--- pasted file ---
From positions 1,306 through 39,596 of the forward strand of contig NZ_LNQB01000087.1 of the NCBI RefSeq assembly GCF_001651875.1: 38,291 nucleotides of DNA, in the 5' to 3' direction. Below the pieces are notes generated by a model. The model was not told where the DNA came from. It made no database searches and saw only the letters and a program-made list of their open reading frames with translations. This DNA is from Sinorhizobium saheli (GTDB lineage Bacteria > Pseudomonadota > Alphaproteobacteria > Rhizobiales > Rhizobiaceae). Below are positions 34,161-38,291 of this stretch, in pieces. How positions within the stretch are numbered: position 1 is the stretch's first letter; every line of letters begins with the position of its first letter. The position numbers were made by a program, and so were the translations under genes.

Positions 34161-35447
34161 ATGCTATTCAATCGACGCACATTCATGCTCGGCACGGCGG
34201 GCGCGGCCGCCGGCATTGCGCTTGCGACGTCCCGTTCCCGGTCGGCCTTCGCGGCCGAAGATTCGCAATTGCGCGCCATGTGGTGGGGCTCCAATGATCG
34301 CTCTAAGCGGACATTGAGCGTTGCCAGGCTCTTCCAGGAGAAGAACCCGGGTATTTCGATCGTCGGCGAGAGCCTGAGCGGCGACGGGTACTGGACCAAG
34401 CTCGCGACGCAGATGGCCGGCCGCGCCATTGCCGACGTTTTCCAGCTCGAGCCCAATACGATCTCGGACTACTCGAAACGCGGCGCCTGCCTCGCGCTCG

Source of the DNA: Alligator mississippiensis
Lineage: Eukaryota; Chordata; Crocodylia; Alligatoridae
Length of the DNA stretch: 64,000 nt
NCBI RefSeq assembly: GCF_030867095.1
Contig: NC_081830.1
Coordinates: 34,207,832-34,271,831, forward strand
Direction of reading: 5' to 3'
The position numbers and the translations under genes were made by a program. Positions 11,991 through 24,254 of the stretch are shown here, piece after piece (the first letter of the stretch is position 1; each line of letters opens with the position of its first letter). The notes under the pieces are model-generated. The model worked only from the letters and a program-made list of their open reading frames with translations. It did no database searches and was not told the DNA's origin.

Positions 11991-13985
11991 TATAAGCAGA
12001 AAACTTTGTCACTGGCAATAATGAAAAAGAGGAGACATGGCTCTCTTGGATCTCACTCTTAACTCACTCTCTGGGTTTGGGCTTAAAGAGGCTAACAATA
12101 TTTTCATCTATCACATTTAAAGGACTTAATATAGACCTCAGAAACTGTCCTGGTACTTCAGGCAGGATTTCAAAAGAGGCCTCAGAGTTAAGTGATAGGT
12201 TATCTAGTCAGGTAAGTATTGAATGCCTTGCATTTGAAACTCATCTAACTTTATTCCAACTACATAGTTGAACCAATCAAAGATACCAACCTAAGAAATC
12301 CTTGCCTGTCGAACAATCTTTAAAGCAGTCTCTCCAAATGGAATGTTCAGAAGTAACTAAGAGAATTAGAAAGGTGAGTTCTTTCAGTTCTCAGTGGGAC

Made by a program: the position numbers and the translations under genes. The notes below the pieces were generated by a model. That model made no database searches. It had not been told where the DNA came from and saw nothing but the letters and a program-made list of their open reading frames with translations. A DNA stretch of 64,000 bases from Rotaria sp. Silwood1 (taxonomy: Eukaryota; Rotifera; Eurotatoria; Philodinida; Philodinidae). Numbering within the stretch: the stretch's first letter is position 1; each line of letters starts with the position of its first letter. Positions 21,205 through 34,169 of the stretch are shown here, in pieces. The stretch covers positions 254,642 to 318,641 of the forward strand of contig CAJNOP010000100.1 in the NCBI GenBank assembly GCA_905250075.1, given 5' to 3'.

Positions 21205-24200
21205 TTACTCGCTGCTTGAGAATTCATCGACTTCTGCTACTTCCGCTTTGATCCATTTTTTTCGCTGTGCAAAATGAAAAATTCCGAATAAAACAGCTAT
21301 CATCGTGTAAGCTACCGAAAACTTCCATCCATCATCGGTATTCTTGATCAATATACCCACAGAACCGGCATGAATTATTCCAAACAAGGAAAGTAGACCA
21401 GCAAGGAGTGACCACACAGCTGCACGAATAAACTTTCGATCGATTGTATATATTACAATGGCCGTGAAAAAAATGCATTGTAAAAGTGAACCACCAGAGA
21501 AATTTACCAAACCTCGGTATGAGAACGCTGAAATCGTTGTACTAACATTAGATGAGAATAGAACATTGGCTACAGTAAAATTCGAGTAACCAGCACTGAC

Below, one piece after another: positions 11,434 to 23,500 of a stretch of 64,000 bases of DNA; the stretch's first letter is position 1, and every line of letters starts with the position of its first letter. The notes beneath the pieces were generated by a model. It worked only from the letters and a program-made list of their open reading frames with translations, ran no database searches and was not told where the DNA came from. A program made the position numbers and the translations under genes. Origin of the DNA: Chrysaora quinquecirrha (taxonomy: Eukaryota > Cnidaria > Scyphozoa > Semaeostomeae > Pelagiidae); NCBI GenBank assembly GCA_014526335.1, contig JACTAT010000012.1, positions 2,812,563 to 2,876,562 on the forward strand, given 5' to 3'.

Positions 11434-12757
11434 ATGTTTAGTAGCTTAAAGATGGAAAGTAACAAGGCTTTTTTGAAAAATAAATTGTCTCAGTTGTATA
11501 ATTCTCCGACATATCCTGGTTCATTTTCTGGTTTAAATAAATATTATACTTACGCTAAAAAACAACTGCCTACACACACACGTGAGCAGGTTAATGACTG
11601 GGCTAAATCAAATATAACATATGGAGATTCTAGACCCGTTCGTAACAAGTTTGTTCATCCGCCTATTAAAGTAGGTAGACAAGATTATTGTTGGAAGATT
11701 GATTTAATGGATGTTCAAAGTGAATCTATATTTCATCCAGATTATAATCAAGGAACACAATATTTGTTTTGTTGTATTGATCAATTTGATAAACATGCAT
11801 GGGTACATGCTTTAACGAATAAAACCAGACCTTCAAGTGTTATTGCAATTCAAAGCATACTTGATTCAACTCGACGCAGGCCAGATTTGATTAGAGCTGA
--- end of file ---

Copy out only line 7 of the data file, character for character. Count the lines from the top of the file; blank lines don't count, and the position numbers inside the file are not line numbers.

Source of the DNA: Alligator mississippiensis